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Using corporation for income not always a tax advantage

While there is a benefit to using a corporation for active income in some circumstances, it is important to realize that this does not result in an absolute tax savings, Toronto tax litigation lawyer David J. Rotfleisch tells Newstalk 1010’s The Night Side.

“The way our system works is the concept of earning income through a corporation is supposed to be the same as if you earn the income personally. It’s called integration. So the idea is, if you earn $100 personally or if you earn it through a corporation, pay tax on the corporation and take the money out of the corporation, you will end up with the same after-tax income either way,” Rotfleisch, founding tax lawyer at Rotfleisch & Samulovitch Professional Corporation, tells listeners.

The first stage of taxation is paid in the corporation itself, at a low rate of approximately 25 per cent, as opposed to 45 per cent for directly earning the money, he explains. As such, taxpayers can only take advantage of this rate if they are able to leave the money in the corporation forever.

“If you take the income out as dividends, you pay the remaining 20 per cent,” he says.

There is no advantage to the approach if you are using it for passive income such as investments, which are taxed at the personal rate.

During the show, Rotfleisch also responded to questions from the public via call, email and text, with one caller asking what his brother should do as he hasn’t filed taxes in 15 years, but wanted to declare bankruptcy.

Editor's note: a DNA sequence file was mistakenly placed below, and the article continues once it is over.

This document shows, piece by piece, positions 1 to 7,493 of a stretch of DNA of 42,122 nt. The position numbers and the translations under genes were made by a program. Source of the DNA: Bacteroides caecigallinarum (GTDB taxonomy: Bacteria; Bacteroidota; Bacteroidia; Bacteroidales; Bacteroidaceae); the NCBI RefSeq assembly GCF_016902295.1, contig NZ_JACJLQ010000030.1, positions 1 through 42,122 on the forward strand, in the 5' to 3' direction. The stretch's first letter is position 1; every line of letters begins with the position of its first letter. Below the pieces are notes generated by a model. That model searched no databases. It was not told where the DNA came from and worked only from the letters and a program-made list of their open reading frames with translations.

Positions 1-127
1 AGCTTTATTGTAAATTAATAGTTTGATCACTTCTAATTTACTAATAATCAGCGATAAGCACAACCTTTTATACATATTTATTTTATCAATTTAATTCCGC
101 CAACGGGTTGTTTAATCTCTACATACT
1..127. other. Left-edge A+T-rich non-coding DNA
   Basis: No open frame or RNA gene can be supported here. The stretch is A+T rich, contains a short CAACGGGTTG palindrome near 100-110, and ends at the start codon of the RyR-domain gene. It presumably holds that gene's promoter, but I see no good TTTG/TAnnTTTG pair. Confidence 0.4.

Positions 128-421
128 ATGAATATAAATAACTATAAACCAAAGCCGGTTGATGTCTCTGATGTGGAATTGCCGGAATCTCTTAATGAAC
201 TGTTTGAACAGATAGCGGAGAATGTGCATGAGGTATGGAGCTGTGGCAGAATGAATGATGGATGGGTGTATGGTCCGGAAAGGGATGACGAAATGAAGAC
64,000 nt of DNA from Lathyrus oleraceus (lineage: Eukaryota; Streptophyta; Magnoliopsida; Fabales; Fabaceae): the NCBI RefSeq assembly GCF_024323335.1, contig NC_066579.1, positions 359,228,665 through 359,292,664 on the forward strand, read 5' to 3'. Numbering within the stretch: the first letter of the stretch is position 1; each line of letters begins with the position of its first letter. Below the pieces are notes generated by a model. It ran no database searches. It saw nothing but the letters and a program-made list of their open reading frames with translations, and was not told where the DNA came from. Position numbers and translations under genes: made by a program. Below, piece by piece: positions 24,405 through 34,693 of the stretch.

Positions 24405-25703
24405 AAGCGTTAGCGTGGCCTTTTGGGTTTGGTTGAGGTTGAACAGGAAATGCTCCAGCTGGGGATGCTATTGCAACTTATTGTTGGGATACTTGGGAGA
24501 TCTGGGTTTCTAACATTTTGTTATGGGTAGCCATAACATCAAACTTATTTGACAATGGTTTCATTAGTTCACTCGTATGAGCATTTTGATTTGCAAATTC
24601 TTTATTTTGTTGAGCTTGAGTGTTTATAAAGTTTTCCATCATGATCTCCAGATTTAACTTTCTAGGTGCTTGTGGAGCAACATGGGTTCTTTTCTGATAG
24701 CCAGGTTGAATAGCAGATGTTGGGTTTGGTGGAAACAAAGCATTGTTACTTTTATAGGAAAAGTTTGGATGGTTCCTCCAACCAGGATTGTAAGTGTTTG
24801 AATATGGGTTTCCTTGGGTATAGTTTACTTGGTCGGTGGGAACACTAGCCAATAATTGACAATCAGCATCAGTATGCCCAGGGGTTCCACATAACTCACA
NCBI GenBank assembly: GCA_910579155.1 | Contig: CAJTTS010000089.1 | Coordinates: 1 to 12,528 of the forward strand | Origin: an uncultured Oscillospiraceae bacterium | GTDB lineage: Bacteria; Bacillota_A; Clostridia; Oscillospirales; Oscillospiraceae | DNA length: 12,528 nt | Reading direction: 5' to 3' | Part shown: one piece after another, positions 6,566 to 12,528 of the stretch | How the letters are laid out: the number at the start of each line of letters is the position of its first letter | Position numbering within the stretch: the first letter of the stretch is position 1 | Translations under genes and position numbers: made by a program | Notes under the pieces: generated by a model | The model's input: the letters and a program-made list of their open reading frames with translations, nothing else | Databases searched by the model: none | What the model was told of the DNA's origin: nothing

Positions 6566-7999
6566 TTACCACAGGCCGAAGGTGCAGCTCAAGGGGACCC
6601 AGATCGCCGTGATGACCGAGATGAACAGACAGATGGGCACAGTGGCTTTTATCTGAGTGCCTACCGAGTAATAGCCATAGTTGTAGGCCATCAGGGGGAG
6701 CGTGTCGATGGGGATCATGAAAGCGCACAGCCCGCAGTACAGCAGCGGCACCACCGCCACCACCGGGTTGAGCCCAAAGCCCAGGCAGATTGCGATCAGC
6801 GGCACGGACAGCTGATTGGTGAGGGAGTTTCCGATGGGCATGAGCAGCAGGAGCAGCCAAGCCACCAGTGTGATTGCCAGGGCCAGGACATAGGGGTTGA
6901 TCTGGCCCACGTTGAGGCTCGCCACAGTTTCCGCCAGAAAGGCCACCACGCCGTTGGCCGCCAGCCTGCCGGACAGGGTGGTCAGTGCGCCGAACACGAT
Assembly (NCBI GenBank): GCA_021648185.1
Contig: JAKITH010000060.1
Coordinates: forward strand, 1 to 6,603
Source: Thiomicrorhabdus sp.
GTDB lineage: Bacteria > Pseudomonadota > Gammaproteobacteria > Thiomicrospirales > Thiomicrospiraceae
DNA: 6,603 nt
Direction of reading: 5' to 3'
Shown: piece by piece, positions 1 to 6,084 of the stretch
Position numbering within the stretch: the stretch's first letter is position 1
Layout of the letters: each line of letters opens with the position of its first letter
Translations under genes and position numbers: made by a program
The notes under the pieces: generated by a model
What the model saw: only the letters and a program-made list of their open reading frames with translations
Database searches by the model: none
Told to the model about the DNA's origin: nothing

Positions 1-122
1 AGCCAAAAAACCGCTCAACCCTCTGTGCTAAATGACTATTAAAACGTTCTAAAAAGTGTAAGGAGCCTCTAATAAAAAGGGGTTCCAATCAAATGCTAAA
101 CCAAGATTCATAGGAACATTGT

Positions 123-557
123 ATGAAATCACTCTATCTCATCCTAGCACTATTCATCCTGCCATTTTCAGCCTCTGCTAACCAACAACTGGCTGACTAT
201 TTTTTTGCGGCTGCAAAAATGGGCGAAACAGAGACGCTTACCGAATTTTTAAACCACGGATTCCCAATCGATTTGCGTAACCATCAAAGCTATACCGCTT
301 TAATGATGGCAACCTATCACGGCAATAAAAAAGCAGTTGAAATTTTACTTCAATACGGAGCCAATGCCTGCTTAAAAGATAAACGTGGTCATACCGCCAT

“This is something we deal with literally on a daily basis and it’s the Voluntary Disclosures Program,” says Rotfleisch.

If the brother is in Canada, he explains, he would need to file a voluntary disclosure to report his estimated income and HST for those tax years. Once he is assessed by the Canada Revenue Agency (CRA), then the brother can go bankrupt, which will wipe out the debt. However, if it is a large debt, says Rotfleisch, the brother may have to make payments to the CRA.

This, he says, is the only approach. If the brother goes bankrupt and then the CRA pursues him for unfiled tax returns, the debts may still be collectable.

Another listener asked whether there is a limit to the amount you can make selling items online, via eBay for example, before you are required to pay taxes on the income.

Unless you are dabbling as part of a hobby, any business you are conducting — whether on the Internet through eBay or in the garage sale business — requires you to report that income, Rotfleisch explains.

And, another listener asked Rotfleisch how to rectify a situation where their former partner incorrectly filed taxes as common law in order to get tax breaks, even though the caller filed as single. The pair was subsequently hit with thousands in fines.

“That’s a little more complicated. You’ve got to amend the returns correctly and that may or may not involve a voluntary disclosure. It certainly will involve filing amended returns, it may involve some sort of fighting with CRA and fighting with the ex.

“Its very important to negotiate who is going to claim the tax credits and child tax benefits,” Rotfleisch tells listeners.

To Read More David Rotfleisch Posts Click Here
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